Prenatal Pathways to Early Puberty: Testing the Thrifty Phenotype and Fetal Overnutrition Hypotheses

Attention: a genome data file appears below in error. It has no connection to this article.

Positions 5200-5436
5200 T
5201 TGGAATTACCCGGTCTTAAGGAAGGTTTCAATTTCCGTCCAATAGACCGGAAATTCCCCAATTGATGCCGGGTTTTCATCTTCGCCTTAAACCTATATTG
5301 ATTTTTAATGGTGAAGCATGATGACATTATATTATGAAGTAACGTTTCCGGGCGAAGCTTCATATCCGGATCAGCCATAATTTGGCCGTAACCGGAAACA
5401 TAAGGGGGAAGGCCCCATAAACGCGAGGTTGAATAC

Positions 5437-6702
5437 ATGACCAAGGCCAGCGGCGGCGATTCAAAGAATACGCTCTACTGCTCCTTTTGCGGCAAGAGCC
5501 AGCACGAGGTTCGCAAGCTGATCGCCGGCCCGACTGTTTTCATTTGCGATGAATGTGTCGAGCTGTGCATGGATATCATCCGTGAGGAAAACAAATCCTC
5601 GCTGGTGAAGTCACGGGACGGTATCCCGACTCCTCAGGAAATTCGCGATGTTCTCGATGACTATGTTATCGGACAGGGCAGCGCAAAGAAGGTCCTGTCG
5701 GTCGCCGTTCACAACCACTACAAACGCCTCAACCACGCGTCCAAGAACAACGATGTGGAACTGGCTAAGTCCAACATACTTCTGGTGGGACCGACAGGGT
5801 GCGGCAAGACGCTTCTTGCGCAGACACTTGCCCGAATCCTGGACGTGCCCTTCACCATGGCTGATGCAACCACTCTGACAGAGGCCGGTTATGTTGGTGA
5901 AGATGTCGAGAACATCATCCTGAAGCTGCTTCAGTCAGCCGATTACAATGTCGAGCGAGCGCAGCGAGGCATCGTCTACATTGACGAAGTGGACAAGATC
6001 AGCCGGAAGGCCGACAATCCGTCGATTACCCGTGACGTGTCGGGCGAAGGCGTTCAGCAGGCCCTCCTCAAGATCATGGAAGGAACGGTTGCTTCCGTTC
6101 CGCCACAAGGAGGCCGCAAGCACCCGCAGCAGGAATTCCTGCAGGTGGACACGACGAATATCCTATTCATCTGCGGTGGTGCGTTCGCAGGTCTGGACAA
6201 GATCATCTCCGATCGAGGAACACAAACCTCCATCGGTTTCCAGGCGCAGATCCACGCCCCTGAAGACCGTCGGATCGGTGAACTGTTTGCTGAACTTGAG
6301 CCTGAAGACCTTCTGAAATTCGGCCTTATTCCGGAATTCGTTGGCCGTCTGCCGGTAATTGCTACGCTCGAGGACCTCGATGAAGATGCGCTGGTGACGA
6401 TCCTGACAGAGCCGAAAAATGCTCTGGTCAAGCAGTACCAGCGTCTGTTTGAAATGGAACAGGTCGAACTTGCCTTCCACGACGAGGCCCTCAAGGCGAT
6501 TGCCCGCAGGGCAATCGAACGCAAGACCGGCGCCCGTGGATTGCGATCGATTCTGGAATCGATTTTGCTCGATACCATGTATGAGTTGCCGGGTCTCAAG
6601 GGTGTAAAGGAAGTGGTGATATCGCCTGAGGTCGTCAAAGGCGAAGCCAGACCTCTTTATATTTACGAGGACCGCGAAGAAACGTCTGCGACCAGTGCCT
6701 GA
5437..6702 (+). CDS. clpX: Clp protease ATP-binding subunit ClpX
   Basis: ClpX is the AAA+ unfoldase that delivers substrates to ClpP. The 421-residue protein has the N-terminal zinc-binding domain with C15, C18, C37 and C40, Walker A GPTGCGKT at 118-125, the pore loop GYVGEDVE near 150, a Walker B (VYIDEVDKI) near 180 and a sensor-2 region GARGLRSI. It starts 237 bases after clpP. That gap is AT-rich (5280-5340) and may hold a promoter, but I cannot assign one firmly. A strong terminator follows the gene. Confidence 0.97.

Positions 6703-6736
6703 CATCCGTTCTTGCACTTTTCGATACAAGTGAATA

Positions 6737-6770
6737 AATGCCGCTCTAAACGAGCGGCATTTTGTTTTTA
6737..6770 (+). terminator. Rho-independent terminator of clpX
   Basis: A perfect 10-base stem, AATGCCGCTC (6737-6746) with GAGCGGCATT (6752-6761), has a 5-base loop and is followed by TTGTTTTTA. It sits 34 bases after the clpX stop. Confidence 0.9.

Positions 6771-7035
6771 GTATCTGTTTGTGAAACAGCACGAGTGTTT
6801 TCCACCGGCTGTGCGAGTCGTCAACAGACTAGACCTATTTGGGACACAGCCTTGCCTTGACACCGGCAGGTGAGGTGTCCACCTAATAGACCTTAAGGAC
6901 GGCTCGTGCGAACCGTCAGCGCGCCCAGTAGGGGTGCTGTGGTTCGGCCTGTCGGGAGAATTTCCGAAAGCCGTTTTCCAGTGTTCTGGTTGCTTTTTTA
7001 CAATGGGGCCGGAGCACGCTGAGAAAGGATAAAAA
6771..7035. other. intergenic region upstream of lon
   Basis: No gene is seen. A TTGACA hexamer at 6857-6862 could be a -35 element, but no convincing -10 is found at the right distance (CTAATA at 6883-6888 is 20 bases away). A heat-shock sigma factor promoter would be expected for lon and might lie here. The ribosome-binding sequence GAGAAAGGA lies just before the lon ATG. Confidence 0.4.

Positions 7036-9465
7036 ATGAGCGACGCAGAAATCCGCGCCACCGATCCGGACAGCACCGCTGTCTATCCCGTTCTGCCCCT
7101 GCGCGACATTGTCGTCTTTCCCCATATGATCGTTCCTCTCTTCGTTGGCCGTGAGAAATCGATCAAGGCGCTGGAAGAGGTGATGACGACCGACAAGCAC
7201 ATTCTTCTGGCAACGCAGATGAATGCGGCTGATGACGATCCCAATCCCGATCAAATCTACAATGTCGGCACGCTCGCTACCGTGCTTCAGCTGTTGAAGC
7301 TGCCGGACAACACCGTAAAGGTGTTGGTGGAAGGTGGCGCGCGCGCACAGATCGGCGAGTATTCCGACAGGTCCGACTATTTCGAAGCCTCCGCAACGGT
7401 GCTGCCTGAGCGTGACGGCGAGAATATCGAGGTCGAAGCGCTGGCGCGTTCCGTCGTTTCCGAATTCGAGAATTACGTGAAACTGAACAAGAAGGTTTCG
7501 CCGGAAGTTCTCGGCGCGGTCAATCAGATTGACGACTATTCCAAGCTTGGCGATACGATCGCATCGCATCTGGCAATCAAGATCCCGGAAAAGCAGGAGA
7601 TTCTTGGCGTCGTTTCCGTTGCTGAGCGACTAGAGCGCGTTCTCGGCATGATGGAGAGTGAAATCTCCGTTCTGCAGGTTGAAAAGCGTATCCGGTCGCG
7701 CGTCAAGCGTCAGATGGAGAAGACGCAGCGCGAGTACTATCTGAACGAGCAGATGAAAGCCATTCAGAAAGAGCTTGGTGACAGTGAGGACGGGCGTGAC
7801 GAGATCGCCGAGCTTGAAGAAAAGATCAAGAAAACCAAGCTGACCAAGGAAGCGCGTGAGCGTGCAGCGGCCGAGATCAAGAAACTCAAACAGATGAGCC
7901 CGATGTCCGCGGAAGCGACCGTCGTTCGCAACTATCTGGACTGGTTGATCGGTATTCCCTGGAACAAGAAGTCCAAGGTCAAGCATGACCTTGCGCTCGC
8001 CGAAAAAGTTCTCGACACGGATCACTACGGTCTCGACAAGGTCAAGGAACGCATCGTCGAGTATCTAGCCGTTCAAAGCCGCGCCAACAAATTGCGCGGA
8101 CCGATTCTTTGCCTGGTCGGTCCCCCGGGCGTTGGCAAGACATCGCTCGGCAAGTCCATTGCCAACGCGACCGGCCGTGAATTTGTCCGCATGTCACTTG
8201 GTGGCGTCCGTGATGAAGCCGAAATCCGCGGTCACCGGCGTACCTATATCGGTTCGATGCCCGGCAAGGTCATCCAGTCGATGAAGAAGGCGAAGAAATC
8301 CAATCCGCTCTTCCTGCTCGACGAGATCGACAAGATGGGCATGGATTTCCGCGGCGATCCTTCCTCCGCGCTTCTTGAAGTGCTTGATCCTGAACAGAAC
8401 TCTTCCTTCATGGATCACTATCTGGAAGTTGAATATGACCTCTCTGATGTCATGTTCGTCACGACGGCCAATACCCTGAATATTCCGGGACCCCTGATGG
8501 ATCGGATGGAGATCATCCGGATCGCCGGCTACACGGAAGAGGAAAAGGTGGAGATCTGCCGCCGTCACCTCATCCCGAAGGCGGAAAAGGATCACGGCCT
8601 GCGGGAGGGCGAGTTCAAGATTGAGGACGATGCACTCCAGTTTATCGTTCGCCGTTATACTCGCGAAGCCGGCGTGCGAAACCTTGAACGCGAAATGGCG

This thesis outlined a novel operationalization and extension of the thrifty phenotype and fetal overnutrition hypotheses, two evolutionary developmental hypotheses stemming from the developmental origins of health and disease perspective, for developmental pathways from prenatal risk through child growth to early puberty. Support has accumulated for both, but previous studies have not clearly determined which hypothesis better predicts early puberty. Using the Fragile Families and Child Wellbeing Study (n=4898), the thrifty phenotype and fetal overnutrition pathways were tested against each other, separately by sex, and race/ethnicity for adrenal, and gonadal pubertal markers. Results indicated that in general, both hypotheses were supported. Contrary to hypotheses, the thrifty phenotype pathway did not predict perceived pubertal timing better in boys and the fetal overnutrition pathway did not predict perceived pubertal timing best in girls. Instead, both pathways predicted puberty equally well between girls and boys and the fetal overnutrition pathway stemming from maternal gestational weight gain was stronger than the pre-pregnancy BMI pathway. Individual paths of the hypothesized pathways were generally supported when analyzed by race/ethnicity group separately, but support for the entire pathways were sparse. Implications of this work are that pubertal timing may be similarly programmed by restrictive and overnutrition prenatal risks, both should be prioritized, and that interventions for maternal gestational weight should be prioritized over interventions for pre-pregnancy BMI for reducing rates of early puberty.